Today I am going to write about something very personal, but very close to my heart. Last night while caring for the elderly lady I sit with, I watched a new show called "The Briefcase". The show is based on giving two families $101K that they can either keep, give part of away or give all away to a family in as much or more need than them. When making this decision, neither family knows that the other family also has a briefcase, so they are making this decision with the assumption that they will not receive any money in return. One of the families had a husband with health needs and no health insurance. The wife of the other family worked as a nurse, and said several times that she felt for people who didn't have health insurance, but as I heard her say these words, I felt like she just didn't get it. I'm not belittling this woman or her family who also had financial and medical needs, but more or less acknowledging that she is like so many in this country who don't really understand what it's like to be uninsured or underinsured and have regular medical bills.
Healthcare has been a hot topic in our country the past few years. Many have been up in arms over Obamacare, the cost and the fact that they are being required to have health insurance. I am not going to pretend like Obamacare is perfect and I have had plenty of frustrations with the marketplace, but I am so thankful that it exists. Let me let you in on a little secret, for most of our marriage, Elias and I have been underinsured.
What does this mean? It means that we would receive employer based health insurance that was not comprehensive, so it covered very little. We would go to the pharmacy each month for his meds and be told that we didn't have coverage because there was no generic brand for his medications and the bill would total anywhere from half of our monthly income, to twice or more than our monthly income. These costs came every month. In our first year of marriage, we had times where we had to decide whether or not to get his meds that month. No one, should EVER have to decide whether or not their loved one could receive their daily medications. Some of his pharmaceutical companies had assistance programs, but you didn't qualify if you were underinsured. There were times I prayed that we would qualify for medicaid and if our medical expenses were counted, we would have, but we didn't qualify and couldn't afford private insurance.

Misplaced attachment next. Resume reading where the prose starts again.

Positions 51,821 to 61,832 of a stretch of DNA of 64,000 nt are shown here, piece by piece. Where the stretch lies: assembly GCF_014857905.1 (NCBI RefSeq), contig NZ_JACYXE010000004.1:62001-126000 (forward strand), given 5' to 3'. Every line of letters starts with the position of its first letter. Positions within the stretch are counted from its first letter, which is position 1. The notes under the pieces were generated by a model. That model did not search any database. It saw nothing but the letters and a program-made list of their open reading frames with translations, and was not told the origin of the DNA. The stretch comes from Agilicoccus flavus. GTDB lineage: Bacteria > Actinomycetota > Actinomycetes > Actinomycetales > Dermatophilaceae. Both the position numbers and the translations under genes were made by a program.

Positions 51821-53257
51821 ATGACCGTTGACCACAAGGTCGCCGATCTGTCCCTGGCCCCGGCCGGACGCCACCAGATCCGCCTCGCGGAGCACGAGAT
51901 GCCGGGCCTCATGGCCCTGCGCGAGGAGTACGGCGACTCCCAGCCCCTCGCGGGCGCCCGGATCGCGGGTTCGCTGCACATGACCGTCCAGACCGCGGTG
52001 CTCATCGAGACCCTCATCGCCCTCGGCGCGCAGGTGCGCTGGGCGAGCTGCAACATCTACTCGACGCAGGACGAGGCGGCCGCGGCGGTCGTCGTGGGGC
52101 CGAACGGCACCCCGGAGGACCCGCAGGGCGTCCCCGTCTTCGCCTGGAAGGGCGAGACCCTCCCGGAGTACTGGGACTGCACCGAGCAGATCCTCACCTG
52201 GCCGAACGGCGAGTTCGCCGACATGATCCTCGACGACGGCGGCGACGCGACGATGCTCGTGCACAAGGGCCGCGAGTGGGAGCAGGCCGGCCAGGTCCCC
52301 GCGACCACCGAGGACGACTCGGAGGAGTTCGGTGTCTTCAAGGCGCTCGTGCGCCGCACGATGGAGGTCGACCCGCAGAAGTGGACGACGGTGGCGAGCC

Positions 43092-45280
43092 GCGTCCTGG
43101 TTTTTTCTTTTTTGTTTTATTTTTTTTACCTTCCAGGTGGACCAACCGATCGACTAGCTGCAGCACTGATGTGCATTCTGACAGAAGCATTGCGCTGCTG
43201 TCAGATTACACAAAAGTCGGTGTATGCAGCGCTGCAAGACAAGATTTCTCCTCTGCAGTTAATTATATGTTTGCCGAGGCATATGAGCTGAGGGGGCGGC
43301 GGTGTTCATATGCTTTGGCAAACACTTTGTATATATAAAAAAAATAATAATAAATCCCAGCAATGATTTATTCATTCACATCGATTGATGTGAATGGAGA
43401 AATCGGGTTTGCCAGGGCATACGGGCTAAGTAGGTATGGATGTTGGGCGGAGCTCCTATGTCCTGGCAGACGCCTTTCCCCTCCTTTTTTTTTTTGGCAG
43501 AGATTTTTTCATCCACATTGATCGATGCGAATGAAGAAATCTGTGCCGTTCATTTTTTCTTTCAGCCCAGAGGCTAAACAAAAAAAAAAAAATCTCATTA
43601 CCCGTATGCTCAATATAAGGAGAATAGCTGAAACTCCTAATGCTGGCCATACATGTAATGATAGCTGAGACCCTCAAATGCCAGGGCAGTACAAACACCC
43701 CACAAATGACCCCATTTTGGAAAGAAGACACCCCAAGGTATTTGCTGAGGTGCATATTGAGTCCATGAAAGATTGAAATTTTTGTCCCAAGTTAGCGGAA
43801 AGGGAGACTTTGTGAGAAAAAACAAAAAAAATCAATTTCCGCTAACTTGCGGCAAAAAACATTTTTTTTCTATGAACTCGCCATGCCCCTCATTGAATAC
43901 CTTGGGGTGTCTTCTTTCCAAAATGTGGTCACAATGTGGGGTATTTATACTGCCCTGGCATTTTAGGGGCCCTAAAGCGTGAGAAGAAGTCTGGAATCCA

There came a time in our marriage where we were out of options. Neither one of us had comprehensive employer based health insurance, we couldn't afford private insurance and our last lifeline, the NY state reimbursement plan that reimbursed us up to 7% of our income (which helped, but wasn't ideal when you don't have the initial funds to pay and they take 3-12+ months to reimburse you) was giving us 30 days to obtain comprehensive health insurance with no prescription drug coverage cap. I was in tears.
Then Obamacare began. The healthy NY program was in place which offered private health insurance at a slightly more affordable rate, it was still a lot of for us, but so much better than anything else we could ever afford. And, because of Obamacare the previously held $3000 prescription drug coverage cap that prevented us from using this option before, that we would have maxed out in one month, was removed. We then could afford appointments, prescriptions and we qualified for various co-pay cards to further remove the financial burden.
This is why we had to fundraise for adoption and were unable to put money away over our 5 years of marriage. I know not everyone agreed with that decision, but it was our only option other than wait an underdetermined amount of time where we could eventually save enough money to become parents.